Do-It-Yourself Bed Bug Control Can Be Hazardous For Human Health, Says CDC

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US authorities received 111 cases of acute illness, including one death, after DYI bed bug exterminations from 2003-2010, with 73% of those cases occurring during the last two years, according to an MMWR report by the CDC (Centers for Disease Control and Prevention). The authors explained that although bed bugs are not disease vectors, they can seriously disrupt sleep and undermine some people’s quality of life.

Of the 111 reported cases of acute illness during that period, 81% were of low severity. 58% of all reported cases occurred in New York City. Most cases occurred among individuals aged at least 25 years. 93% occurred in private homes, and 40% in multi-unit housing.

39% of those who became ill applied pesticides without being certified to do so. In the majority of cases, those who became ill had been exposed to pyrethrins, pyrethroids or both – and were in toxicity category III.

The most common signs and symptoms included:

  • Dizziness
  • Headache
  • Respiratory problems – including pain in the upper-respiratory tract, irritation and shortness of breath (dyspnea)
  • Gastrointestinal problems – including vomiting and nausea

About Bed Bugs

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Cimex lectularius, the most common bed bug. Electron microscope photograph, with its skin-piercing mouthparts digitally colorized in purple and red

Cimex lectularius is the most common bed bug. It is a wingless insect, reddish-brown in color. The bug feeds off blood from humans, other mammals and birds – they feed by hematophagy, exclusively on the blood of warm blooded animals.

Bed bugs have evolved as nest parasites, inhabiting bird nests, bat roosts, and human beds, sofas and other soft furniture. Newborns (nymphs or hatchlings) are extremely small, about the size of a poppy seed – they grow to about ¼ of an inch in length as adults. They have an oval, flattened shape. Humans with good vision are able to see adults, eggs and nymphs with the naked eye.

According to the CDC, the bed-bug population in the USA has been progressively growing for several years. They are seen as a growing problem in all types of dwellings, homes, dormitories, ships (especially cruise ships), military quarters, and shelters.

Insecticides are used to control infestations. However, resistance to several products is an ever-increasing challenge. Untrained individuals may be tempted to exceed the recommended dosages when their first extermination attempt fails – this considerably raises the risk of human toxicity.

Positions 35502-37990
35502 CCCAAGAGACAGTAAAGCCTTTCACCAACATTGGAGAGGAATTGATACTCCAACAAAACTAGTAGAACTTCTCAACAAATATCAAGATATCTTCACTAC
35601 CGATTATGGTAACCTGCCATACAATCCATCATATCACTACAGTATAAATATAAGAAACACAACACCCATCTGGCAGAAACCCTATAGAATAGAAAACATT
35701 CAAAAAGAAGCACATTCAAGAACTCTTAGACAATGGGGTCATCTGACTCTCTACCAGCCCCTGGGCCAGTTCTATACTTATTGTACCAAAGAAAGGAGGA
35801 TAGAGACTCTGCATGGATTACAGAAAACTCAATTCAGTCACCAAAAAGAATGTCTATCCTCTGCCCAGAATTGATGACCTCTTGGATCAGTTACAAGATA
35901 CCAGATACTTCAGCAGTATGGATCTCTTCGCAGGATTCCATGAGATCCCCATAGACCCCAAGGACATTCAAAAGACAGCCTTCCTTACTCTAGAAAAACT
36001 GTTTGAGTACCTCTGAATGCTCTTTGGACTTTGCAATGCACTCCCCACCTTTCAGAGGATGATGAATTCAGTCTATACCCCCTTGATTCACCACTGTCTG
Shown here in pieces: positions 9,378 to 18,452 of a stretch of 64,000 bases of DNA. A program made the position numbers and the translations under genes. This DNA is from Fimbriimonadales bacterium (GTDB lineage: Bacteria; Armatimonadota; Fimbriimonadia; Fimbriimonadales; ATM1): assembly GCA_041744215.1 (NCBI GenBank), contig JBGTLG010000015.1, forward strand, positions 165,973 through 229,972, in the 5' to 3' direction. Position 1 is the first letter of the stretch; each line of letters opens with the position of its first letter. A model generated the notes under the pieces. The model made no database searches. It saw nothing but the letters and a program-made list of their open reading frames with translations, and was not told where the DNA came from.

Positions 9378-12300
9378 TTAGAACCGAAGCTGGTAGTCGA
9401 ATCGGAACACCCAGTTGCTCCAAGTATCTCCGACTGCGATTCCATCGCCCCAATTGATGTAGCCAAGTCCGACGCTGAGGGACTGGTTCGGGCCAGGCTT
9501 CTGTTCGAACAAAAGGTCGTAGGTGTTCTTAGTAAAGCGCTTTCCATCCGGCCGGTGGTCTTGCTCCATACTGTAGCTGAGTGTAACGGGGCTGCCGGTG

The authors assessed the frequency of illnesses form insecticides used for controlling bed bug infestations by gathering data from the SENSOR-Pesticides program, as well as the New York City Dept. of Health and Mental Hygiene. (SENSOR = Sentinel Event Notification System for Occupational Risks). Cases of acute illness were reported in New York, Texas, Washington, California, Florida, Michigan and N. Carolina. The investigators identified 111 cases of acute illness linked to bed bug-related insecticide usage. One person died.

One fatality

A 65-year old woman in North Carolina died. She had several underlying medical problems, including two coronary stents, type 2 diabetes, hyperlipidemia, high blood pressure, renal failure and myocardial infarction. Before using the insecticides, she had been on at least ten medications.

Her husband applied Ortho Home Defense Max to their interior baseboards, bed area, and walls, and Ortho Lawn and Garden Insect Killer to their mattress and box springs. The authors stress that neither product is authorized for bed bug control. They also used nine cans of insecticide Hot Shot Fogger in their home on the same day. About 48 hours later he repeated the process on the box springs and mattress; he also applied nine cans of Hot Shot Bedbug and Flea Fogger around the interior of the house.

Each time they applied these insecticides to the house, they left their home for three to four hours before coming back in. They had not followed some of the instructions on the packet, e.g. the foggers said the treated areas had to be aired out for 30 minutes with windows and doors wide open.

During the second application day, the woman applied Hot Shot Bed Bug and Flea Killer to some sores on her chest, hair, and arms. She then covered her head with a plastic cap. On the previous day she had applied insecticide to her hair.

Two days after the husband carried out the second application he found his wife nonresponsive. She was hospitalized, placed on a ventilator and died nine days later.